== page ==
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Re: Some comments on the requirements

From: Martin Duerst <duerst@w3.org>
Date: Thu, 06 Feb 2003 14:39:09 -0500
Message-Id: <4.2.0.58.J.20030206114447.04d102d8@localhost>
To: Bert Bos <bert@w3.org>, www-tt-tf@w3.org

Just some comments on Bert's comments:

At 20:50 03/02/04 +0100, Bert Bos wrote:

>I Architecture
>
>2 Have a valid XML representation
>
>     Apart from the fact that this contradicts the first requirement
>     ("simple and easy"), I think that limiting the syntax up front is
>     not very useful. Especially so, because of the timed-text formats
>     (and proposed formats) that I have seen so far, those that were
>     not based on XML were by far the most elegant. (E.g, those of
>     Quicktime and Mplayer.)
>
>8 Allow the language of the text to be identified using xml:lang
>
>     A corollary of the previous comment. The language should indeed be
>     identified somehow, but it could be by other means than XML.
>     Indeed, it could be outside the document itself, e.g., in an HTTP
>     header.

HTTP headers won't work for mixed text. I think the great benefit
of using XML is that some basic problem (general syntax, character
encoding, xml:lang) are already well solved. And I think that the
above requirement 'have a valid XML representation' doesn't even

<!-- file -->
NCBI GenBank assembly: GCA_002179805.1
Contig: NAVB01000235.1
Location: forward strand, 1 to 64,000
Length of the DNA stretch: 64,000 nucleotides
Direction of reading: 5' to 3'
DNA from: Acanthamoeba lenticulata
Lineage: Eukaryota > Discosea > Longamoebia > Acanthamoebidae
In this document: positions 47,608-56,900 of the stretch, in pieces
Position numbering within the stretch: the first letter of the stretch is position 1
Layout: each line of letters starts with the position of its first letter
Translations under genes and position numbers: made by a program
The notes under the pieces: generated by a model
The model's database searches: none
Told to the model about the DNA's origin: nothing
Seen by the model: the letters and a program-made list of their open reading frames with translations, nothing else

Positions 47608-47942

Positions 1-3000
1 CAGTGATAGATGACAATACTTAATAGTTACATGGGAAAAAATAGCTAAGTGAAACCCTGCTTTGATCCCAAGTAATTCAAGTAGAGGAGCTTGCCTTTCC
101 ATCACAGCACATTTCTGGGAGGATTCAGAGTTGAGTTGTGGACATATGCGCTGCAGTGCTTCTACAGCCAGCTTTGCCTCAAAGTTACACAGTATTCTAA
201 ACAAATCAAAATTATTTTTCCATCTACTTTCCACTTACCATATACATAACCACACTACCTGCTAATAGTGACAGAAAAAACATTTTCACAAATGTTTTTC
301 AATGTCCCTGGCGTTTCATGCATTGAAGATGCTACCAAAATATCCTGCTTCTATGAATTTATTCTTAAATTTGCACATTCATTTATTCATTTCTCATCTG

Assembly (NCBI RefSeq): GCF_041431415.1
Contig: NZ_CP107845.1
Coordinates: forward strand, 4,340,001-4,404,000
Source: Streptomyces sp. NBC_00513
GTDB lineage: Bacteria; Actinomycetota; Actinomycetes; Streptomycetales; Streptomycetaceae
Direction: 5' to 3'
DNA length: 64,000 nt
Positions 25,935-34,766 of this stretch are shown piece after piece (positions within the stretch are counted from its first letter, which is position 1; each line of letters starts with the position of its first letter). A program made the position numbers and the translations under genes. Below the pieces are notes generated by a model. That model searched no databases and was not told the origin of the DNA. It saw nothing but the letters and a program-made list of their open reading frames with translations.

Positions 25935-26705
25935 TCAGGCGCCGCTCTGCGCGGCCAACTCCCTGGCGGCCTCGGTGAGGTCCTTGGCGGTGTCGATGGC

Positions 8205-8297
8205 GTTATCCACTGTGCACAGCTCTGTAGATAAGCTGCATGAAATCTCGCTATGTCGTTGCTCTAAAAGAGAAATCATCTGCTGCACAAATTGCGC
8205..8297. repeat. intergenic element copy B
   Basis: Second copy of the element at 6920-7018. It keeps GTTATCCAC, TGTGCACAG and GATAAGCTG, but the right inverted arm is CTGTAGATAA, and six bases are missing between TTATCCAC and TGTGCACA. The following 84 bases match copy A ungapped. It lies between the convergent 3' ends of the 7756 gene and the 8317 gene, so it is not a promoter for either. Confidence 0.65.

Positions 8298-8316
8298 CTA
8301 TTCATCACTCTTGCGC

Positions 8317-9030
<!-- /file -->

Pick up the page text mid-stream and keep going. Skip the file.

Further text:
exclude alternative representations (which I personally don't
think are needed).


>11 Have a default UNICODE font
>
>     Is it really a requirement to have a standard font? What font
>     would that be? Arial? Maybe the intention was to require that the
>     format supports all Unicode characters, rather than a specific
>     font?

It looks indeed like this requirement is rather unprecise.
It may be that the format should support fallback behavior,
or that it should require such behavior from applications.
It maybe that it identifies a particular generic font name
that is supposed to have complete Unicode coverage (but
'complete Unicode coverage' is a moving target.
Requiring that the format supports all Unicode characters
would be pretty much obvious given the general Internationalization
policy at W3C, and not worth mentioning explicitly.


Regards,    Martin.
Received on Thursday, 6 February 2003 17:34:09 EST

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